Note here what the AsianOption classes do not require. Firstly, they don't require information about the underlying (i.e. vol). They also don't require time to expiry or the interest rate. Thus we are really trying to encapsulate the term sheet of the option in this object, i.e. all of the parameters that would appear on the contract when the option is made. However, for simplicity we have neglected to include the actual sample times, which would also be written on the contract. This instead is moved to the path-generator. However, later code will amend this, particularly as we can re-use the AsianOption objects in more sophisticated programs, where interest rates and volatility are subject to stochastic models.

## The Main Program

The final part of the program is the main.cpp file. It brings all of the previous components together to produce an output for the option price based on some default parameters. The full listing is below:

#include <iostream>

#include "payoff.h"
#include "asian.h"
#include "path_generate.h"

int main(int argc, char **argv) {
// First we create the parameter list
// Note that you could easily modify this code to input the parameters
// either from the command line or via a file
unsigned num_sims = 100000;   // Number of simulated asset paths
unsigned num_intervals = 250;  // Number of intervals for the asset path to be sampled
double S = 30.0;  // Option price
double K = 29.0;  // Strike price
double r = 0.08;   // Risk-free rate (8%)
double v = 0.3;    // Volatility of the underlying (30%)
double T = 1.00;    // One year until expiry
std::vector<double> spot_prices(num_intervals, S);  // The vector of spot prices

// Create the PayOff objects
PayOff* pay_off_call = new PayOffCall(K);

// Create the AsianOption objects
AsianOptionArithmetic asian(pay_off_call);

// Update the spot price vector with correct
// spot price paths at constant intervals
double payoff_sum = 0.0;
for (int i=0; i<num_sims; i++) {
calc_path_spot_prices(spot_prices, r, v, T);
payoff_sum += asian.pay_off_price(spot_prices);
}
double discount_payoff_avg = (payoff_sum / static_cast<double>(num_sims)) * exp(-r*T);

delete pay_off_call;

// Finally we output the parameters and prices
std::cout << "Number of Paths: " << num_sims << std::endl;
std::cout << "Number of Ints:  " << num_intervals << std::endl;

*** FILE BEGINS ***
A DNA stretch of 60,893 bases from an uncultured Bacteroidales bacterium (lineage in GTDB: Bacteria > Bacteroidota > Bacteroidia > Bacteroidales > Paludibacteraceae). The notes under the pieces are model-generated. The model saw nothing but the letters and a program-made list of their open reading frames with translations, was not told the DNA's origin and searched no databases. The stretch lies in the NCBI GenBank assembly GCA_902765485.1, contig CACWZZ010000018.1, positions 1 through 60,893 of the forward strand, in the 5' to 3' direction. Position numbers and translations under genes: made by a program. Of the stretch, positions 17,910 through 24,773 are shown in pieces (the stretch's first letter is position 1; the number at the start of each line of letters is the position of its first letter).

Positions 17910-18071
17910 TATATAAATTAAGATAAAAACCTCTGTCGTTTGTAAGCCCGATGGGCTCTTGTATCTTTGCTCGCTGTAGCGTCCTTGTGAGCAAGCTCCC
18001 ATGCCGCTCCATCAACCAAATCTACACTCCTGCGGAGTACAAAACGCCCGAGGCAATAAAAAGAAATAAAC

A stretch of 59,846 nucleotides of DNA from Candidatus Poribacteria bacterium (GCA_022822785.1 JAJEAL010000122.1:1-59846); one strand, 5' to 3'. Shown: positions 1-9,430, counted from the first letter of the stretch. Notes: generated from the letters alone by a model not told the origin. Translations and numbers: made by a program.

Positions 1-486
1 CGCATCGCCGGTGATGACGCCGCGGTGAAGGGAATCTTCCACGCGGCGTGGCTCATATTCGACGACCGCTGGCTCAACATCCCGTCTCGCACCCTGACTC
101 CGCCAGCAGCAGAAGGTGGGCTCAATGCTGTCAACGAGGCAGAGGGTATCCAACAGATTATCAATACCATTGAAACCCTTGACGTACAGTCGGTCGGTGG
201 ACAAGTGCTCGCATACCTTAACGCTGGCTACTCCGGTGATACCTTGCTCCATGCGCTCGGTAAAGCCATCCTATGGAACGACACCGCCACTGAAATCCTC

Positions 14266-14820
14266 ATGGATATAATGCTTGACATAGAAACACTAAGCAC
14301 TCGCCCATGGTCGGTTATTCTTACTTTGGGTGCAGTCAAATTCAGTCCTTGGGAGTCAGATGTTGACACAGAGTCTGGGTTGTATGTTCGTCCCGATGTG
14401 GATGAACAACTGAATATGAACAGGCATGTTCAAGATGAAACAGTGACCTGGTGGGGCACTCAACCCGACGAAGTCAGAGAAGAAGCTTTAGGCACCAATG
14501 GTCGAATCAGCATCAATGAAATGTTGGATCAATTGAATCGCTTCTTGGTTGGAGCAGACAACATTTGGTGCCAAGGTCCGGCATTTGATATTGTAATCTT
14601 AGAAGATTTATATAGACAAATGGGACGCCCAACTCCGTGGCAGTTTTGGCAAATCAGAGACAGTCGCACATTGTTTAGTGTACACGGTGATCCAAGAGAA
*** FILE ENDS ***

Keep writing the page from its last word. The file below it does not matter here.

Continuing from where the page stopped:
std::cout << "Underlying:      " << S << std::endl;
std::cout << "Strike:          " << K << std::endl;
std::cout << "Risk-Free Rate:  " << r << std::endl;
std::cout << "Volatility:      " << v << std::endl;
std::cout << "Maturity:        " << T << std::endl;

std::cout << "Asian Price:     " << discount_payoff_avg << std::endl;

return 0;
}


The first interesting aspect of the main.cpp program is that we have now added a unsigned num_intervals = 250; line which determines how frequently the spot price will be sampled in the Asian option. As stated above, this would usually be incorporated into the option term sheet, but I have included it here instead to help make the pricer easier to understand without too much object communication overhead. We have also created the vector of spot prices, which are pre-filled with the default spot price, $S$:

unsigned num_intervals = 250;  // Number of intervals for the asset path to be sampled
..
std::vector<double> spot_prices(num_intervals, S);  // The vector of spot prices


Then we create a PayOffCall object and assign it to a PayOff pointer. This allows us to leverage polymorphism and pass that object through to the AsianOption, without the option needing to know the actual type of PayOff. Note that whenever we use the new operator, we must make use of the corresponding delete operator.

PayOff* pay_off_call = new PayOffCall(K);
..
delete pay_off_call;


The next step is to create the AsianOptionArithmetic object. We could have as easily chosen the AsianOptionGeometric and the program would be trivial to modify to do so. It takes in the pointer to the PayOff as its lone constructor argument:

AsianOptionArithmetic asian(pay_off_call);


Then we create a loop for the total number of path simulations. In the loop we recalculate a new spot price path and then add that pay-off to a running sum of all pay-offs. The final step is to discount the average of this pay-off via the risk-free rate across the lifetime of the option ($T-0 = T$). This discounted price is then the final price of the option, with the above parameters:

double payoff_sum = 0.0;
for (int i=0; i<num_sims; i++) {
calc_path_spot_prices(spot_prices, r, v, T);
payoff_sum += asian.pay_off_price(spot_prices);
}
double discount_payoff_avg = (payoff_sum / static_cast<double>(num_sims)) * exp(-r*T);


The final stage of the main program is to output the parameters and the options price:

Number of Paths: 100000
Number of Ints:  250
Underlying:      30
Strike:          29
Risk-Free Rate:  0.08
Volatility:      0.3
Maturity:        1
Asian Price:     2.85425


The benefits of such an object-oriented approach are now clear. We can easily add more PayOff or AsianOption classes without needing to extensively modify any of the remaining code. These objects are said to have a separation of concerns, which is exactly what is needed for large-scale software projects.

That is not to say that the program could not be improved! One obvious task is to determine how to incorporate the number of stock samples - and interval spacing - within the AsianOption hierarchy. Another is to encapsulate the random number and path generation into its own "engine" that can be used in other option pricers.

As always, if you have any difficulty following the above, please feel free to email me at support@quantstart.com.